There are 73 supercomputers in Japan listed in the TOP500. This represents a 14.6% share of the 500 entries - a decrease from 82 systems one year ago. The accumulated Rmax performance of these 73 systems reaches 1.234 TFlops/s which represents 25.6% of the accumulated Rmax performance of the TOP500. These figures show that Japanese supercomputer installations have in average a significantly higher performance than sites in other countries. This trend continues already for several years. In figure xxx the distribution of the number of systems and the accumulated Rmax performance are listed for different vendors.
The market leader in Japan is still Fujitsu with 34.25% of the number of systems and even 57.38% of the accumulated Rmax performance of the TOP500 sites in Japan. This outstanding relation is caused by the success of Fujitsu's VPP500 series. The 15 VPP500 systems in Japan (including the Numerical Wind Tunnel system) account already for 667.762 GFlops/s Rmax performance.
When we now look at the distribution into MPP, PVP and SMP systems, we face the difficulty that to count the VPP500 as an MPP system may lead to a misinterpretation of the Japanese market. The SGI system (installed at SGI Japan) is the only SMP system within the Japanese TOP500 list. But there are many SMP systems installed in Japan which just have too few processors to make it into the TOP500 list. The traditional PVP systems from CRI, Fujitsu, Hitachi and NEC account for 37 systems and 416.036 GFlops/s. The MPP systems including the VPP500 account for 35 systems and 813.814 GFlops/s. Does that mean that MPP systems have achieved a breakthrough in Japan? If we only look at the MPP systems which are based on standard RISC processors we count only 20 systems and 146.025 GFlops/s, nevertheless this is a significant progress compared with 1994.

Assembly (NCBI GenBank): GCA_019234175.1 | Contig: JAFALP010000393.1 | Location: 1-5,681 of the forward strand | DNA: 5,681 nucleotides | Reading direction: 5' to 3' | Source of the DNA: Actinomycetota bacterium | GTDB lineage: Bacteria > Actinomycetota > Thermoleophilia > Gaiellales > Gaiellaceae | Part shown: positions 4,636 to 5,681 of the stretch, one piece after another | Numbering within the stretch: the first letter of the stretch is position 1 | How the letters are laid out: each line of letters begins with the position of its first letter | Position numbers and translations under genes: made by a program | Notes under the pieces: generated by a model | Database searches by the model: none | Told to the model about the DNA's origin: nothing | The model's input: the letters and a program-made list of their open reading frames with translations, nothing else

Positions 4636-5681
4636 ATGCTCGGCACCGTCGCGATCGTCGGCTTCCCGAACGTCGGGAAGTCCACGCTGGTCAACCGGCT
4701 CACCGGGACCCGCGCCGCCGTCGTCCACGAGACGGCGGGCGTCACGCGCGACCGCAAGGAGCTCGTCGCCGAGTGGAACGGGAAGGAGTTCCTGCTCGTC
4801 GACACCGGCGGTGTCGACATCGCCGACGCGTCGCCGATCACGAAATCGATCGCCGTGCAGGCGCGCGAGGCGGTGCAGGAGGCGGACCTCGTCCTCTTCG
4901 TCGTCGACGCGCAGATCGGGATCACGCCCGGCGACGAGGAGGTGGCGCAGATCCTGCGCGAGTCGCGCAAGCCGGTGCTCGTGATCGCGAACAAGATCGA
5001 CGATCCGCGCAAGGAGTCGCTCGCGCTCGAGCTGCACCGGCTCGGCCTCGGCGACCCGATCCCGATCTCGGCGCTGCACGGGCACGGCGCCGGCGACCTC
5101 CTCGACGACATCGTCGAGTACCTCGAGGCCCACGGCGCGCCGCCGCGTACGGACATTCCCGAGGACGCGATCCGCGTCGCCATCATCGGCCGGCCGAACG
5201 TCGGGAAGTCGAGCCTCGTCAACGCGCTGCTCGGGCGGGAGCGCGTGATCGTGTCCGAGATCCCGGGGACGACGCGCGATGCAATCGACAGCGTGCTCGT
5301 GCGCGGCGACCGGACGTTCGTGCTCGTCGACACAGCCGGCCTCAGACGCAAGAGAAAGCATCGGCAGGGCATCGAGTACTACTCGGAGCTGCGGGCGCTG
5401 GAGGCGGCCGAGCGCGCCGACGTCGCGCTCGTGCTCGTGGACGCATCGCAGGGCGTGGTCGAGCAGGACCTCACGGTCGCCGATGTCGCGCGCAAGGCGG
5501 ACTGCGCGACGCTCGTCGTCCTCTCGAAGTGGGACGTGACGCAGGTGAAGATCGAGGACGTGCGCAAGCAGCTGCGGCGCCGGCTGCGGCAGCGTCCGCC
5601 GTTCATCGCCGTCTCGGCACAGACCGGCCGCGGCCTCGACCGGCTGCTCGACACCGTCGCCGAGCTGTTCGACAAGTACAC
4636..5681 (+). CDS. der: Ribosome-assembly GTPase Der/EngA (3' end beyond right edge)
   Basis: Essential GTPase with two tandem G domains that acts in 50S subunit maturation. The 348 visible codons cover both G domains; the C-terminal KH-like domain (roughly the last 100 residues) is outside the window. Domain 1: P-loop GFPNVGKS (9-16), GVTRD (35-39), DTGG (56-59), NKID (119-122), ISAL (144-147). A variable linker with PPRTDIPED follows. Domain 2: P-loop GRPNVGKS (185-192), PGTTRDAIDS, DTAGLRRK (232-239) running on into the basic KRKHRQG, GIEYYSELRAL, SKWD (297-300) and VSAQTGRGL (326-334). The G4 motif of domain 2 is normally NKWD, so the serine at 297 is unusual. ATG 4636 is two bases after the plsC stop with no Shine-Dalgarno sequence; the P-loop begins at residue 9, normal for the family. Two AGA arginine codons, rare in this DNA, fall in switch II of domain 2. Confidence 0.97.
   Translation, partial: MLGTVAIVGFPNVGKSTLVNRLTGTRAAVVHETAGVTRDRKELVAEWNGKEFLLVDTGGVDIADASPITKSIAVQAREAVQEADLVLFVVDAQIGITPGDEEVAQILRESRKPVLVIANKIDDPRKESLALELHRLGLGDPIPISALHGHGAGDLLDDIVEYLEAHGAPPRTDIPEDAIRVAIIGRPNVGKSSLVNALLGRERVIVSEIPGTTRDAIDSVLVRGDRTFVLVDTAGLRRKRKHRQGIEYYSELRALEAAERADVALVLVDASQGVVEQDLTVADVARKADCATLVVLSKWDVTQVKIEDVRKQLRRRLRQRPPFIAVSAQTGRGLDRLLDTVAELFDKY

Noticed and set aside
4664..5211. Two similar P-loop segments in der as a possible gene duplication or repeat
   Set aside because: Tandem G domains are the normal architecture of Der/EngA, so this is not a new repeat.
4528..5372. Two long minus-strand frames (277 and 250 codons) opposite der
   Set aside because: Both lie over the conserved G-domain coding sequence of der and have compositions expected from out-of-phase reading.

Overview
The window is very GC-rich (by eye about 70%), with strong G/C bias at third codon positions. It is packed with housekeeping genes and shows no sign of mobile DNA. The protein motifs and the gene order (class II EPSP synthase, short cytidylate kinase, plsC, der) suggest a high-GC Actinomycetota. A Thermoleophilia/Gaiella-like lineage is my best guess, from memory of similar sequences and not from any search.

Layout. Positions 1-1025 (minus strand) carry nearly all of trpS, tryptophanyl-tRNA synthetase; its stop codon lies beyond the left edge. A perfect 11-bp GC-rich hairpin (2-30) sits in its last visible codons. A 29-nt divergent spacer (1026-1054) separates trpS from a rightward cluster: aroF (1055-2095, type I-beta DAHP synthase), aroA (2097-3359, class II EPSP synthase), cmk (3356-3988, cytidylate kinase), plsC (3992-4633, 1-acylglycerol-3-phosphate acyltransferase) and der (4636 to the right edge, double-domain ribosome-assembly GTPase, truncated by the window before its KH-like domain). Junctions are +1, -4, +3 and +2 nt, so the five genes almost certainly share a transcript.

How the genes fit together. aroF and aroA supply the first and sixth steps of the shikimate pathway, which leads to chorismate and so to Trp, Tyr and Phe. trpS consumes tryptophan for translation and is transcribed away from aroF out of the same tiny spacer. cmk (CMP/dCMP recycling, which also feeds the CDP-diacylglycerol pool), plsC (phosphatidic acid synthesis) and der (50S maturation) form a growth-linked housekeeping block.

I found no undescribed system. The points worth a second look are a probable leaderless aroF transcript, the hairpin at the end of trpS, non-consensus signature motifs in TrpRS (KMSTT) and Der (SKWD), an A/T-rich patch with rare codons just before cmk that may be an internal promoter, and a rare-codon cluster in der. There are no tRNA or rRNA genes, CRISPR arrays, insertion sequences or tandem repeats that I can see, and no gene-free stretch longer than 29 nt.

The usage of the VPP500 systems is still very similar to the usage of the PVP systems. The computing centres are using the processors partly in throughput mode for serial vector jobs. This enables them to use these resources immediately very efficiently. At the same time, users are incrementally parallelizing their applications. Some users do it in the message-passing style with PARMACS or PVM. The majority of parallelization work, however, is done in Fujitsu's VPP-FORTRAN style. This compiler directive based method is similar to the HPF style and allows users to stay very close to their original vector codes. Consequently, the usage of the VPP500 systems can be claimed to be closer to PVP than to MPP although the VPP500 is clearly a scalable system with distributed memory - a main characteristic of MPP. It will be interesting to watch this development in 1996 when more scalable vector systems, also from NEC, will enter the list.